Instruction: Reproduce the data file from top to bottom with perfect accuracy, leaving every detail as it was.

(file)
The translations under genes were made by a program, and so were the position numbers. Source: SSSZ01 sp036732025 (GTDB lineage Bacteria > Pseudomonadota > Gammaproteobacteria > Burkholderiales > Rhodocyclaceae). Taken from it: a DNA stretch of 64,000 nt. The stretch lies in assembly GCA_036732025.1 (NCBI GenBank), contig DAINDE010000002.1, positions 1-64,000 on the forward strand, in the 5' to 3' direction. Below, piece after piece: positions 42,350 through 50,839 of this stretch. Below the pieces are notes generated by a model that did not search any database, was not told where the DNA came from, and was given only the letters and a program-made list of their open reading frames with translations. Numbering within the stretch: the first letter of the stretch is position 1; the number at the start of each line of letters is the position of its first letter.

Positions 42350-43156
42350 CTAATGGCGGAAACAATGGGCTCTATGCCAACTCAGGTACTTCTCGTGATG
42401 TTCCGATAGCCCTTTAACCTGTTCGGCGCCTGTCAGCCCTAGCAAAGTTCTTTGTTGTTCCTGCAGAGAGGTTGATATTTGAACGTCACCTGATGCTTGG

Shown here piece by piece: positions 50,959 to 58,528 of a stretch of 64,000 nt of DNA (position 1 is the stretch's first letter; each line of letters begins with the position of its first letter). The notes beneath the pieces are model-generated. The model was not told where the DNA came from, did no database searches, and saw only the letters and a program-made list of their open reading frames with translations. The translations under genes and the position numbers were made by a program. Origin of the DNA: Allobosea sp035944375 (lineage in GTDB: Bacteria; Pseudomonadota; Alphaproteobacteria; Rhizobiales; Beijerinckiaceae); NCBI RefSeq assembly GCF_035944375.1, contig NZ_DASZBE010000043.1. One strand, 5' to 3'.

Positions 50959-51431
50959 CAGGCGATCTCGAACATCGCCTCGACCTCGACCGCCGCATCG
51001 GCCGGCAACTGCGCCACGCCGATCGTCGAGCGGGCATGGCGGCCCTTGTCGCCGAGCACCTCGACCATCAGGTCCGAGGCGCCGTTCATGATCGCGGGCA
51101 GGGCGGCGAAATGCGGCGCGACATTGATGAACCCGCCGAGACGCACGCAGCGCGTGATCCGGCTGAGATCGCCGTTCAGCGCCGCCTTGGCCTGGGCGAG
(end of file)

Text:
The translations under genes were made by a program, and so were the position numbers. Source: SSSZ01 sp036732025 (GTDB lineage Bacteria > Pseudomonadota > Gammaproteobacteria > Burkholderiales > Rhodocyclaceae). Taken from it: a DNA stretch of 64,000 nt. The stretch lies in assembly GCA_036732025.1 (NCBI GenBank), contig DAINDE010000002.1, positions 1-64,000 on the forward strand, in the 5' to 3' direction. Below, piece after piece: positions 42,350 through 50,839 of this stretch. Below the pieces are notes generated by a model that did not search any database, was not told where the DNA came from, and was given only the letters and a program-made list of their open reading frames with translations. Numbering within the stretch: the first letter of the stretch is position 1; the number at the start of each line of letters is the position of its first letter.

Positions 42350-43156
42350 CTAATGGCGGAAACAATGGGCTCTATGCCAACTCAGGTACTTCTCGTGATG
42401 TTCCGATAGCCCTTTAACCTGTTCGGCGCCTGTCAGCCCTAGCAAAGTTCTTTGTTGTTCCTGCAGAGAGGTTGATATTTGAACGTCACCTGATGCTTGG

Shown here piece by piece: positions 50,959 to 58,528 of a stretch of 64,000 nt of DNA (position 1 is the stretch's first letter; each line of letters begins with the position of its first letter). The notes beneath the pieces are model-generated. The model was not told where the DNA came from, did no database searches, and saw only the letters and a program-made list of their open reading frames with translations. The translations under genes and the position numbers were made by a program. Origin of the DNA: Allobosea sp035944375 (lineage in GTDB: Bacteria; Pseudomonadota; Alphaproteobacteria; Rhizobiales; Beijerinckiaceae); NCBI RefSeq assembly GCF_035944375.1, contig NZ_DASZBE010000043.1. One strand, 5' to 3'.

Positions 50959-51431
50959 CAGGCGATCTCGAACATCGCCTCGACCTCGACCGCCGCATCG
51001 GCCGGCAACTGCGCCACGCCGATCGTCGAGCGGGCATGGCGGCCCTTGTCGCCGAGCACCTCGACCATCAGGTCCGAGGCGCCGTTCATGATCGCGGGCA
51101 GGGCGGCGAAATGCGGCGCGACATTGATGAACCCGCCGAGACGCACGCAGCGCGTGATCCGGCTGAGATCGCCGTTCAGCGCCGCCTTGGCCTGGGCGAG